Now, while I did not realize it at the time, I was blessed with fantastic athletes from the second I walked in the door. I thought it was my training that had the largest effect on the team’s development, but in all reality, it was most likely mom and dad’s genetic pool that had the biggest effect. Looking back, my training programs at this time were subpar.
It was then that I decided I just didn’t want to be the football coach who also ran the weight program. I decided to study for the CSCS exam, and after many months of preparation, I successfully passed it. While it was great to have the certification by my name, I also wanted to add the academic aspect to it, so I went back to school a few years later to obtain my master’s in exercise science.
This led me to where I am now at Southside School District, where I also coached football for several years but grew the strength and conditioning program from just football to all sports for both males and females in 7th through 12th grades. In growing this position, I have grown from a “football guy” to developing a true understanding of athletic development as well as breaking my previous conceptions about training female athletes and what they can accomplish in the weight room.
Where I used to be considered just that “football guy,” many coaches now would say I am a “volleyball guy”—but in all reality, I’m just an athletic and mental development guy. I am partial to our girls’ programs because those are the programs I helped create at our district—football has trained since well before my time here. I am currently the Director of Strength and Conditioning and Assistant Athletic Director and look forward to serving the district for many years to come.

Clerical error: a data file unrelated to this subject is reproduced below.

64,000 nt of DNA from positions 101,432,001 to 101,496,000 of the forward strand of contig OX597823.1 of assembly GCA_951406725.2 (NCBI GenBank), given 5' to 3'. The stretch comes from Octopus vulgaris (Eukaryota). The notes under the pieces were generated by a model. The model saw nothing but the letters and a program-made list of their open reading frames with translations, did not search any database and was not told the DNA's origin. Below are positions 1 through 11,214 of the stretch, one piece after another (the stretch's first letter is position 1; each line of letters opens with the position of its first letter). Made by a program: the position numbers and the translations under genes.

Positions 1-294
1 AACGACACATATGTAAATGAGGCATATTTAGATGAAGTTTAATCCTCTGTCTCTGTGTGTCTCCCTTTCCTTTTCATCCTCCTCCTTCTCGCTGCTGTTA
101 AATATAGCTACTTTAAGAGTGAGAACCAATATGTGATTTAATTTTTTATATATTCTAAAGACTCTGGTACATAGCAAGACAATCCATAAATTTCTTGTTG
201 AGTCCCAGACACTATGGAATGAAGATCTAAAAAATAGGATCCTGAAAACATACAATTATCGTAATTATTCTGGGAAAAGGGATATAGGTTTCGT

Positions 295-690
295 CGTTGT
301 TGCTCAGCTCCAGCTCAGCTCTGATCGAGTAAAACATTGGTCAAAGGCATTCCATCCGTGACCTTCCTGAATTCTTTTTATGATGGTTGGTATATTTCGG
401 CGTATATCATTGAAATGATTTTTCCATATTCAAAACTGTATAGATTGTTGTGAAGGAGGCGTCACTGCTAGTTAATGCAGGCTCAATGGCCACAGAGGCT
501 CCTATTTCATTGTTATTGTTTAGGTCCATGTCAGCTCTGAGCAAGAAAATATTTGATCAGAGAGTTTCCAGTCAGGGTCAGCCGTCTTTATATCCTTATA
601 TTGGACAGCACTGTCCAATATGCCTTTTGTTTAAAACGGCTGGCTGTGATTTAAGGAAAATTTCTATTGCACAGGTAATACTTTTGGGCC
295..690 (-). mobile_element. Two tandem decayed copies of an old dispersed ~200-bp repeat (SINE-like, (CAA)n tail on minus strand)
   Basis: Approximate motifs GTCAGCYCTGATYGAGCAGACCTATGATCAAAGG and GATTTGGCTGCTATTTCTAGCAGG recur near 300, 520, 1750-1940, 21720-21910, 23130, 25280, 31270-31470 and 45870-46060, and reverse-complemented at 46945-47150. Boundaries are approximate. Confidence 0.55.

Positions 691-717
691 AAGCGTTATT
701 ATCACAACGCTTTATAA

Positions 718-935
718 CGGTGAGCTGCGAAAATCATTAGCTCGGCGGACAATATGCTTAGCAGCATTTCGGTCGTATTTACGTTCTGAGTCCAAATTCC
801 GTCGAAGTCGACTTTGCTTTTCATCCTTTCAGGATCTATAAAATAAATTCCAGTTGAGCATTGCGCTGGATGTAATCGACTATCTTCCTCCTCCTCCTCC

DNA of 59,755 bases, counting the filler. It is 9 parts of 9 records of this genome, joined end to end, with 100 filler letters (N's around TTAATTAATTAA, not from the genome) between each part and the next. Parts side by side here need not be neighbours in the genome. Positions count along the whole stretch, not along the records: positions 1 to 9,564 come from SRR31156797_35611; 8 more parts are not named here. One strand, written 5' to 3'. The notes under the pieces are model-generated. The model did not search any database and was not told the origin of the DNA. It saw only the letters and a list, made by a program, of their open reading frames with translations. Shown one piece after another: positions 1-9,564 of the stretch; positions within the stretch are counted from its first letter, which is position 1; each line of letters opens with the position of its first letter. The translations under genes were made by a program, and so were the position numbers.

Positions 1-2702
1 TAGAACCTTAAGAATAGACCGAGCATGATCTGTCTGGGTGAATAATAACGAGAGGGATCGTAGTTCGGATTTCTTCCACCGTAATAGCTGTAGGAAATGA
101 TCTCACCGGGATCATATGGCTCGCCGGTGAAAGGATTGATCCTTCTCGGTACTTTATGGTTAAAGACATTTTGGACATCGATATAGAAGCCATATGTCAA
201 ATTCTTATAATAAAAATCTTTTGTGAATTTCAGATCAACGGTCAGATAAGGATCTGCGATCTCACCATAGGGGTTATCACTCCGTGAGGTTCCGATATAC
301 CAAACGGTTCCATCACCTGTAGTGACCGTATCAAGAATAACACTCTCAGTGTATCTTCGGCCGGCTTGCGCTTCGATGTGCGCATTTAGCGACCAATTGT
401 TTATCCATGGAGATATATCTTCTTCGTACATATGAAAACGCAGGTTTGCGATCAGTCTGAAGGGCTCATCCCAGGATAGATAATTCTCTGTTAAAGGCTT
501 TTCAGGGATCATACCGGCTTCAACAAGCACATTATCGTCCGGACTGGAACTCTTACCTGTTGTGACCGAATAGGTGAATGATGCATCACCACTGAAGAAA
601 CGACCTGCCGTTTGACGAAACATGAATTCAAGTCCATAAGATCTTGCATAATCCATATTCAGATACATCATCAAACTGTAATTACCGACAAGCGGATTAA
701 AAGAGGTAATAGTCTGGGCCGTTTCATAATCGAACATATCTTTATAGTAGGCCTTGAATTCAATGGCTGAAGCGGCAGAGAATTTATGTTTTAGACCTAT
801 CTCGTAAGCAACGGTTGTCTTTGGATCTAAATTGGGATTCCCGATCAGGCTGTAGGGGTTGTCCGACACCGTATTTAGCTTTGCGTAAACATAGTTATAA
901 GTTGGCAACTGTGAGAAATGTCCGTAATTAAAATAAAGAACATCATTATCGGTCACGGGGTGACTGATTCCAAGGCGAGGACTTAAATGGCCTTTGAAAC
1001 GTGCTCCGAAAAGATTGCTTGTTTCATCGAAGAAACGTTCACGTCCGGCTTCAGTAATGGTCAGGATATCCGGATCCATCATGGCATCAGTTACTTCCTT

Freelap USA: What brought you to the realization that everything you may have been taught or what you were led to believe made you successful might not be true in training for performance?
Deerick Smith: I think this question can be greatly skewed by how successful a program you come up in. I was fortunate to play for an extremely successful program in high school and for a moderately successful program in college, so I just assumed blindly copying what they did was the key to success. However, through education and trial and error, I have learned it may not have been the most optimal way to develop athletes.
In college, we did the typical 12-18 110s twice a week in summer, and I always thought in my head this isn’t doing anything to help me as I was gassed and puking the first week of August practice. I still carried these methods over into my coaching early on, but it didn’t take me long to begin to question my thinking. I believe, more importantly, that it’s key to find what works for YOUR specific scenario and your specific type of kid with regard to geographical and socioeconomic upbringing and resources rather than copying what another program does because they are successful.
Many times, teams are successful IN SPITE of their training, rather than because of their training. This is a hard concept to grasp, particularly if you are brought up through a more successful program.